India's trade deficit

India's trade deficit may revert to the level it was in the financial crisis year of 2008-09 as a percentage of the gross domestic product (GDP), with merchandise imports continuing to register robust growth while export expansion remains in single digits.
Exports grew 4.3% to $24.6 billion in February and imports grew 20.6% to $39.8 billion, putting the trade deficit at $15.2 billion. It stood at $166.8 billion for this fiscal up to February, commerce secretary Rahul Khullar said while releasing the provisional trade numbers for February.
Given the rising monthly trade deficit numbers, Khullar raised the trade deficit projection for the full fiscal to $175-180 billion from an earlier estimate of $160 billion. Exports may just fall short of this year's target of $300 billion, he said.
“Roughly speaking, exports through the year should be in the neighbourhood of $292-298 billion,“ he said. “Imports will be about $480 billion and we are looking at a trade deficit in the order of $175-180 billion,“ Khullar said.
That would take it up to 9.6% of GDP, close to the 9.7% level in 2008-09. In 2010-11, the deficit was 7.5% of GDP.
In the April-February period, exports grew 21.4% to $267.4 billion while imports expanded 29.4% to $434.2 billion.
The high trade deficit is expected to take the current account deficit, or CAD, to around $66.8 billion, or 3.6% of GDP this fiscal, the Prime Minister's Economic Advisory Council said in its review of the economy released last month. The council said CAD should ideally remain 2-2.5% of GDP so that capital inflows can be readily tapped.
“Once it begins to exceed that level, investors tend to be concerned and are reluctant to commit risk capital. In consequence, the funding of higher CAD is not only harder but the quality of financing can also become an issue. This is even truer in current global conditions where risk perceptions are elevated,“ it added.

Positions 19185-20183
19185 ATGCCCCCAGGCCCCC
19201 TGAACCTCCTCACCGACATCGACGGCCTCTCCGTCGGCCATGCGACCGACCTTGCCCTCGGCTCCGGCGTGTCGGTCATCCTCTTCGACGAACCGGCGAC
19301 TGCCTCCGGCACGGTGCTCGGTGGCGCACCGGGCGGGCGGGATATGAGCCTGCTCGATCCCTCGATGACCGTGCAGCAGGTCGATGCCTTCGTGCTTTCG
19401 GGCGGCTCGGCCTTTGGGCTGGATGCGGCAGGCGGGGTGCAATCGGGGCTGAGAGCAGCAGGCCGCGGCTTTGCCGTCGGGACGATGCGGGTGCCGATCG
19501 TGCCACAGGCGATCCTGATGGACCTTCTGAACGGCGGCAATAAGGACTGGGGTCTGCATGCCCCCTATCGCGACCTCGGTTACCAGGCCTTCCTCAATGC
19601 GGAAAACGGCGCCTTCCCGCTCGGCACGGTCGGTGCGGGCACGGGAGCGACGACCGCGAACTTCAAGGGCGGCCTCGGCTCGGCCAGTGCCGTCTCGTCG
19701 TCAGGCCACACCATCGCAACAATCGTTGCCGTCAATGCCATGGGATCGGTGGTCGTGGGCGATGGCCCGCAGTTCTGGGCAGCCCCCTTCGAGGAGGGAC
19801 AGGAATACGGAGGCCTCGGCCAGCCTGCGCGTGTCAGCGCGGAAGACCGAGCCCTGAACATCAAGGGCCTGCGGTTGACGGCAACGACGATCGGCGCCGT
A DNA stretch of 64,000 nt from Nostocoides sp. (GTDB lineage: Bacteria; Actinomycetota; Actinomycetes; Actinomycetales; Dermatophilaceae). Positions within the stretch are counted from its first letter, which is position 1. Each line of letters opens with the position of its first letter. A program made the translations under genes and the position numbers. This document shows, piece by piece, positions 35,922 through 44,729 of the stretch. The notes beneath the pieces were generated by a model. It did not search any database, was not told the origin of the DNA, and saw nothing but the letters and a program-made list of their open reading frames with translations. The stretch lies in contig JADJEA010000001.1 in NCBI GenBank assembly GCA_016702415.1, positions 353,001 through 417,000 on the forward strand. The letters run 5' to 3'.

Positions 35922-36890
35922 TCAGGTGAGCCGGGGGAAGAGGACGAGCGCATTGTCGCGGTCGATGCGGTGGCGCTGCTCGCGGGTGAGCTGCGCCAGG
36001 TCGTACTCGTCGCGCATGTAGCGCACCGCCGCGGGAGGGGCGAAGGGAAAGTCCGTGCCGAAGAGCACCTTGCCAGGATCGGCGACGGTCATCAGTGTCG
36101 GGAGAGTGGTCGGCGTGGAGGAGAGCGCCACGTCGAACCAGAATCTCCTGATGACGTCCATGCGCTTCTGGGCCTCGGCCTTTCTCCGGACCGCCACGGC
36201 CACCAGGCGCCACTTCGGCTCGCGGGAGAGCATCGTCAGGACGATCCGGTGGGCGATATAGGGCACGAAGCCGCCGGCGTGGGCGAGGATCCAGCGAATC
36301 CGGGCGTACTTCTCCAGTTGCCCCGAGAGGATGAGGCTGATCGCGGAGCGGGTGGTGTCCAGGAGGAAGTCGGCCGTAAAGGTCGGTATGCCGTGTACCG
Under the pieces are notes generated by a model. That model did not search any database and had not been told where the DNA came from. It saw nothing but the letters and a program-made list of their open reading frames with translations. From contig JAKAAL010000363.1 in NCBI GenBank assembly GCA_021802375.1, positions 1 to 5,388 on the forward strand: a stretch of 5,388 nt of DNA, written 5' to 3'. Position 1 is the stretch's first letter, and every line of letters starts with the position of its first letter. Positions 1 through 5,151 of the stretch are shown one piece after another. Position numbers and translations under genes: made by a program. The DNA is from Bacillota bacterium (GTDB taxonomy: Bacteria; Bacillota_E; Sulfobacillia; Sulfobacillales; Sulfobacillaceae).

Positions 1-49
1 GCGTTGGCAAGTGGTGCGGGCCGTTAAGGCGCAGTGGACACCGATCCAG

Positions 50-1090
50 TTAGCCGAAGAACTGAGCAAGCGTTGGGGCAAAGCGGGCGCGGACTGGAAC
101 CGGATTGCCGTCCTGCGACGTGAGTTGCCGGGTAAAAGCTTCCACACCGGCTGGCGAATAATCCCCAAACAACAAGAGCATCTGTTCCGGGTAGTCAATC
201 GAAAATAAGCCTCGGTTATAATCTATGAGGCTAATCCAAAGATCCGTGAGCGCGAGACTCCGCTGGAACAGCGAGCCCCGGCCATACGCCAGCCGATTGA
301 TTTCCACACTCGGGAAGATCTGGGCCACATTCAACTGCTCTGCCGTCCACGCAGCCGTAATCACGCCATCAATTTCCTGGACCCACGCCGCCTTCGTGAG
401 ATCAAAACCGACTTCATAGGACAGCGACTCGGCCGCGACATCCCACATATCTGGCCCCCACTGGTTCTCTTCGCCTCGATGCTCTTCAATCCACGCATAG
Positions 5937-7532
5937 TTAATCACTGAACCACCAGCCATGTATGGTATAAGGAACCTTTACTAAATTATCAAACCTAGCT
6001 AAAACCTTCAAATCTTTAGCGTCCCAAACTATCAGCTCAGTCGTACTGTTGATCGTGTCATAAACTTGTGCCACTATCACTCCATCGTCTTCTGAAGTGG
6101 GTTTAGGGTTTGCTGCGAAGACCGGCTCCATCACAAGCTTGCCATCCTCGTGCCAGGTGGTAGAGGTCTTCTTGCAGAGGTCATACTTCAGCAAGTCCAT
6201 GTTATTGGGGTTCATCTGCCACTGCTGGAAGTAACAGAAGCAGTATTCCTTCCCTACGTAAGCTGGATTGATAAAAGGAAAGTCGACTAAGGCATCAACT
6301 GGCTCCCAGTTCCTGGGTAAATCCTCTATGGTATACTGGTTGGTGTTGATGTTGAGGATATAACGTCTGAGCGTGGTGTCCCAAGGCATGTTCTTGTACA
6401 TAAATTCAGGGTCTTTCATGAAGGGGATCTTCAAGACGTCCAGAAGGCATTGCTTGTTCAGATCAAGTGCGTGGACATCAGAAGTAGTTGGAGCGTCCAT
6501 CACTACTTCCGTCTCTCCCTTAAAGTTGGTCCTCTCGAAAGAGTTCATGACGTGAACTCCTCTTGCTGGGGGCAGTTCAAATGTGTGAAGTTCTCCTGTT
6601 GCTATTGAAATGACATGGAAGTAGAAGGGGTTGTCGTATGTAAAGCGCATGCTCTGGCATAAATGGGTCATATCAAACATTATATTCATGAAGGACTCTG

While exports of items such as engineering, petroleum products, gems and jewellery continued to perform well during the first 11 months, imports were driven mostly by petroleum products, gold and silver, machinery, electronics and coal.
Khullar said the high import bill is essentially due to rising commodity prices.“We have to import coal, fertilizer and vegetable oil,“ he said. “It's a double whammy... you are paying higher prices for these things. These are essentially demand constraints compelling us to import these goods.“
While weaker demand for merchandise exports, along with inelastic oil and gold imports, may further widen the trade deficit, CAD may, in addition, be prone to risks emanating from moderation in receipts on account of software exports, business services and investment income, the Reserve Bank of India said in its quarterly macroeconomic and monetary developments report released last month.
Exports may fall short of the $300 billion target to $290 billion, registering a growth of 20%, said M. Rafeeque Ahmed, president of the Federation of Indian Export Organisations lobby group.
Growing protectionism will further erode global trade, which is expected to grow 4% in 2012 against over 14% in 2010, he said.

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